If, on entering the hall, Ovid had noticed the placards, he would have found himself confronted by a coincidence. The person who gave the concert was also the person who taught music to his half-sisters. Not many days since, he had himself assisted the enterprise, by taking a ticket at his mother’s request. Seeing nothing, remembering nothing — hurried by the fear of losing sight of the two strangers if there was a large audience — he impatiently paid for another ticket, at the doors.
The room was little more than half full, and so insufficiently ventilated that the atmosphere was oppressive even under those circumstances. He easily discovered the two central chairs, in the midway row of seats, which she and her companion had chosen. There was a vacant chair (among many others) at one extremity of the row in front of them. He took that place. To look at her, without being discovered — there, so far, was the beginning and the end of his utmost desire.
The performances had already begun. So long as her attention was directed to the singers and players on the platform, he could feast his eyes on her with impunity. In an unoccupied interval, she looked at the audience — and discovered him.
Had he offended her?
If appearances were to be trusted, he had produced no impression of any sort. She quietly looked away, towards the other side of the room. The mere turning of her head was misinterpreted by Ovid as an implied rebuke. He moved to the row of seats behind her. She was now nearer to him than she had been yet. He was again content, and more than content. The next performance was a solo on the piano. A round of applause welcomed the player. Ovid looked at the platform for the first time. In the bowing man, with a prematurely bald head and a servile smile, he recognized Mrs. Gallilee’s music-master. The inevitable inference followed. His mother might be in the room.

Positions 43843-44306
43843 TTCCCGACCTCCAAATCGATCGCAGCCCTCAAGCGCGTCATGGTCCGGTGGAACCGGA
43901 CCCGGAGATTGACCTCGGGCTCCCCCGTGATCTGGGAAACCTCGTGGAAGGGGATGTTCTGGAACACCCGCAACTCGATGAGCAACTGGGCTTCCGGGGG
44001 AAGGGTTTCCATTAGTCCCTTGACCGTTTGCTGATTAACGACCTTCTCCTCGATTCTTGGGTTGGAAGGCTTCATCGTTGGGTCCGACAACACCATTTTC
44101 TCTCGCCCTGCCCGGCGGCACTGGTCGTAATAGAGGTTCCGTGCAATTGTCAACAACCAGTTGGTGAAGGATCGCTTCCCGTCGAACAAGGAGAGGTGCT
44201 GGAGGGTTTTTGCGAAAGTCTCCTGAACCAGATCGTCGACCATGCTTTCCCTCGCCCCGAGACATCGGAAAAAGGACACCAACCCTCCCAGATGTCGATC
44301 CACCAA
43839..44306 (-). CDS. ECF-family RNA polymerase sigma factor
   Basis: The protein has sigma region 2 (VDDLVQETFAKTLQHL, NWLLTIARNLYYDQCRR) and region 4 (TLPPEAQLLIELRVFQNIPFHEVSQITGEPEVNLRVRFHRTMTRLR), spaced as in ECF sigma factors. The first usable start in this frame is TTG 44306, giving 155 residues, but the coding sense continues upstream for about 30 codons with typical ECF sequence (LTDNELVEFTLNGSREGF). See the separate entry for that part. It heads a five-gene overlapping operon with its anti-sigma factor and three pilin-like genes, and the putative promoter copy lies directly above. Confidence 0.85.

After careful examination of the scanty audience, he failed to discover her — thus far. She would certainly arrive, nevertheless. My money’s worth for my money was a leading principle in Mrs. Gallilee’s life.
He sighed as he looked towards the door of entrance. Not for long had he revelled in the luxury of a new happiness. He had openly avowed his dislike of concerts, when his mother had made him take a ticket for this concert. With her quickness of apprehension what might she not suspect, if she found him among the audience?
Come what might of it, he still kept his place; he still feasted his eyes on the slim figure of the young girl, on the gentle yet spirited carriage of her head. But the pleasure was no longer pleasure without alloy. His mother had got between them now.
The solo on the piano came to an end.
In the interval that followed, he turned once more towards the entrance. Just as he was looking away again, he heard Mrs. Gallilee’s loud voice. She was administering a maternal caution to one of the children. “Behave better here than you behaved in the carriage, or I shall take you away.”
If she found him in his present place — if she put her own clever construction on what she saw — her opinion would assuredly express itself in some way. She was one of those women who can insult another woman (and safely disguise it) by an inquiring look. For the girl’s sake, Ovid instantly moved away from her to the seats at the back of the hall.
Mrs. Gallilee made a striking entrance — dressed to perfection; powdered and painted to perfection; leading her daughters, and followed by her governess. The usher courteously indicated places near the platform. Mrs. Galilee astonished him by a little lecture on acoustics, delivered with the sweetest condescension. Her Christian humility smiled, and call the usher, Sir. “Sound, sir, is most perfectly heard towards the centre of the auditorium.” She led the way towards the centre. Vacant places invited her to the row of seats occupied by Carmina and Teresa. She, the unknown aunt, seated herself next to the unknown niece.
They looked at each other.
Perhaps, it was the heat of the room. Perhaps, she had not perfectly recovered the nervous shock of seeing the dog killed. Carmina’s head sank on good Teresa’s shoulder. She had fainted.
Last updated Monday, December 22, 2014 at 10:49